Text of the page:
Common Challenges for English Language Learners

English Language Learners (ELLs) face many challenges while studying a new language. It takes a great deal of personal motivation and determination to overcome these challenges. As an instructor, it is beneficial to recognize common challenges and have strategies in place to support and encourage your learners.

Below we briefly cover three common challenges for ELLs. There are many more, so be sure to check out the resources listed at the bottom of this post for more information.

“When you choose to work with ESL students, you will be confronted with many different needs and challenges. You will also experience the satisfaction of helping people gain the skills and information they need to meet their personal goals.” – Teaching adults : an ESL resource book

Mother tongue influence

The students’ mother tongues (also referred to as L1) will influence how they think about other languages. We all tend to think in our first language, but this commonly leads to literal translations from the mother tongue to English. This can result in unusual sentence structure, poor pronunciation or the wrong word order. Some ways to help overcome literal translations is practicing more conversation exercises, completing writing activities like short essays and using visual aids in the classroom.

Low confidence

Many learners may lack the confidence to practice speaking their new language. Students must gain the courage to take chances and make mistakes, or their progress will be hindered. As the instructor, you can help support the learners and encourage confidence by making the classroom a safe space for learning. A good way to do this is to show vulnerability yourself. Ask the students about their native language(s) and have them teach you some words or phrases. This can serve to instill pride in their mother tongue and allow you to show them how you react to your mistakes and keep trying.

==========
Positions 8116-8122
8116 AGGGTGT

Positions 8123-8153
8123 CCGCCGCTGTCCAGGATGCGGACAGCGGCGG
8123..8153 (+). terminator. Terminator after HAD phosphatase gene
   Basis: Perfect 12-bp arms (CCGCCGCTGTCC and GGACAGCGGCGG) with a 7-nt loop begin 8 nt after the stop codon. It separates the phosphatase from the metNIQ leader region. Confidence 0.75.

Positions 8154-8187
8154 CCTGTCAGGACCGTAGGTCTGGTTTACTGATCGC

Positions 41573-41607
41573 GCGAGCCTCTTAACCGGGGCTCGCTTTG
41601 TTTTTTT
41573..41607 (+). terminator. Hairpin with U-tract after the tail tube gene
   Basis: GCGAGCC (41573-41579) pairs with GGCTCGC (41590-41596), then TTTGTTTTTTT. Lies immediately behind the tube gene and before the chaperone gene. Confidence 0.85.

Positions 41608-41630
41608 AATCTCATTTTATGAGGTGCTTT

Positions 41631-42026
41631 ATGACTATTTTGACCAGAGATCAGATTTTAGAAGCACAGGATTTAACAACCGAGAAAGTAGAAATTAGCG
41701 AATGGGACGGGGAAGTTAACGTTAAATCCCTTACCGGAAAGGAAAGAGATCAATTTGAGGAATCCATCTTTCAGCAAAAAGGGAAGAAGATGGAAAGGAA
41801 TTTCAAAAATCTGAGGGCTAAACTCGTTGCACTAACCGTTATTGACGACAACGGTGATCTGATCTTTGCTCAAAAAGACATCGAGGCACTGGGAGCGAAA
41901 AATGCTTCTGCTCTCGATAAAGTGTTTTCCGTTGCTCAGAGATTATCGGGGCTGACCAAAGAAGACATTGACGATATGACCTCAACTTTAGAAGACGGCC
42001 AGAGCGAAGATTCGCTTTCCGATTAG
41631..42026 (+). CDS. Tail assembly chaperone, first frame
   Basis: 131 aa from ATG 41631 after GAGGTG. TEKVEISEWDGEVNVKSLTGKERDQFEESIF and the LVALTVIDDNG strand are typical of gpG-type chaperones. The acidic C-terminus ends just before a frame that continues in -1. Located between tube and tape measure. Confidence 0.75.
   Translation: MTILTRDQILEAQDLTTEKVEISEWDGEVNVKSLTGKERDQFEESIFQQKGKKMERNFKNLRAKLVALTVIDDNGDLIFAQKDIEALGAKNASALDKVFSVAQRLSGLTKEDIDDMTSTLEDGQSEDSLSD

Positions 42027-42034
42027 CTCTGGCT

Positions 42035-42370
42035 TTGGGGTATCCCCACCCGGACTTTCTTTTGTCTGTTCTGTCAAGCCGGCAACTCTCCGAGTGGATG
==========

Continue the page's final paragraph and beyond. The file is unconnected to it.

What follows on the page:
“The best way to get students to get over a fear of speaking is to address it head on. Explain that making mistakes is a normal part of language learning. In fact, it’s welcomed! How are they ever meant to know what they can do if they don’t try?” – Carley Spence

Background knowledge

Having background, or prior, knowledge of a subject is essential for understanding the lesson and materials. It can be challenging to access ELLs’ background knowledge and build new knowledge from it. Place names, cultural activities, holidays or pop culture may be specific to Canada and not recognized by students. Determine what background knowledge is needed for the lesson and ensure the necessary vocabulary is taught in advance. Tap into the students’ background knowledge by asking questions about the topic or using a graphic organizer.

“It is critical to avoid making assumptions about what background knowledge students do or don’t have. Not only is this important for instruction, but it is critical for creating a welcoming classroom environment in which students feel respected.” – Lydia Breiseth

No single approach will meet the needs of all students. You will need to tailor your approach and materials to the individual students. Check out the resources below for more information on common challenges.


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